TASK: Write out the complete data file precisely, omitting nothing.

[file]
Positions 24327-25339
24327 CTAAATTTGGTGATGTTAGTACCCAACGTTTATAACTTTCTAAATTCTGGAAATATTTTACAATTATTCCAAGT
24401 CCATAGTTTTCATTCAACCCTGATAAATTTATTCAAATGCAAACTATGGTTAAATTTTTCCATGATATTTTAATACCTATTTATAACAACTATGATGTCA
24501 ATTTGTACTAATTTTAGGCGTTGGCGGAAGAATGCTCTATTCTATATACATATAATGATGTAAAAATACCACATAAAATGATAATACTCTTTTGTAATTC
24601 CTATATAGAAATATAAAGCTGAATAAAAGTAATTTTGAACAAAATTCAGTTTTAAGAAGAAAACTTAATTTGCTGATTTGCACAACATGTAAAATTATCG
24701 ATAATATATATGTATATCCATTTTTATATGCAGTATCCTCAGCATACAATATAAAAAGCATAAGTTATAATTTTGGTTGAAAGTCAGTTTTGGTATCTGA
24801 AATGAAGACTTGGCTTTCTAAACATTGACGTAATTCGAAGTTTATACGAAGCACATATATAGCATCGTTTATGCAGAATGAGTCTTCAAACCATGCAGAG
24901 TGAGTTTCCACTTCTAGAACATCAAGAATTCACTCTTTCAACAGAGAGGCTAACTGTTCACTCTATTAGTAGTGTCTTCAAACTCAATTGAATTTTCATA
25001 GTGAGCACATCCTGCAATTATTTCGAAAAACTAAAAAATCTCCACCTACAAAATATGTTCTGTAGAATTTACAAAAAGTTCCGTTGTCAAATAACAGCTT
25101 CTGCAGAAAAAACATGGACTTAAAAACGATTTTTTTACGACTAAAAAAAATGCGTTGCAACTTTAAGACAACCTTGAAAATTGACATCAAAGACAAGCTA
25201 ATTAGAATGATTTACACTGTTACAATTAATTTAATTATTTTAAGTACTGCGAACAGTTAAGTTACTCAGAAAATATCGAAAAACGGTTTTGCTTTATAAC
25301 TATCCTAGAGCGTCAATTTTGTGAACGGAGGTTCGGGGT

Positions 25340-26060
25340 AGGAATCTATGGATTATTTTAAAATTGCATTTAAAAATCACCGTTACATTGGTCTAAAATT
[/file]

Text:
Positions 24327-25339
24327 CTAAATTTGGTGATGTTAGTACCCAACGTTTATAACTTTCTAAATTCTGGAAATATTTTACAATTATTCCAAGT
24401 CCATAGTTTTCATTCAACCCTGATAAATTTATTCAAATGCAAACTATGGTTAAATTTTTCCATGATATTTTAATACCTATTTATAACAACTATGATGTCA
24501 ATTTGTACTAATTTTAGGCGTTGGCGGAAGAATGCTCTATTCTATATACATATAATGATGTAAAAATACCACATAAAATGATAATACTCTTTTGTAATTC
24601 CTATATAGAAATATAAAGCTGAATAAAAGTAATTTTGAACAAAATTCAGTTTTAAGAAGAAAACTTAATTTGCTGATTTGCACAACATGTAAAATTATCG
24701 ATAATATATATGTATATCCATTTTTATATGCAGTATCCTCAGCATACAATATAAAAAGCATAAGTTATAATTTTGGTTGAAAGTCAGTTTTGGTATCTGA
24801 AATGAAGACTTGGCTTTCTAAACATTGACGTAATTCGAAGTTTATACGAAGCACATATATAGCATCGTTTATGCAGAATGAGTCTTCAAACCATGCAGAG
24901 TGAGTTTCCACTTCTAGAACATCAAGAATTCACTCTTTCAACAGAGAGGCTAACTGTTCACTCTATTAGTAGTGTCTTCAAACTCAATTGAATTTTCATA
25001 GTGAGCACATCCTGCAATTATTTCGAAAAACTAAAAAATCTCCACCTACAAAATATGTTCTGTAGAATTTACAAAAAGTTCCGTTGTCAAATAACAGCTT
25101 CTGCAGAAAAAACATGGACTTAAAAACGATTTTTTTACGACTAAAAAAAATGCGTTGCAACTTTAAGACAACCTTGAAAATTGACATCAAAGACAAGCTA
25201 ATTAGAATGATTTACACTGTTACAATTAATTTAATTATTTTAAGTACTGCGAACAGTTAAGTTACTCAGAAAATATCGAAAAACGGTTTTGCTTTATAAC
25301 TATCCTAGAGCGTCAATTTTGTGAACGGAGGTTCGGGGT

Positions 25340-26060
25340 AGGAATCTATGGATTATTTTAAAATTGCATTTAAAAATCACCGTTACATTGGTCTAAAATT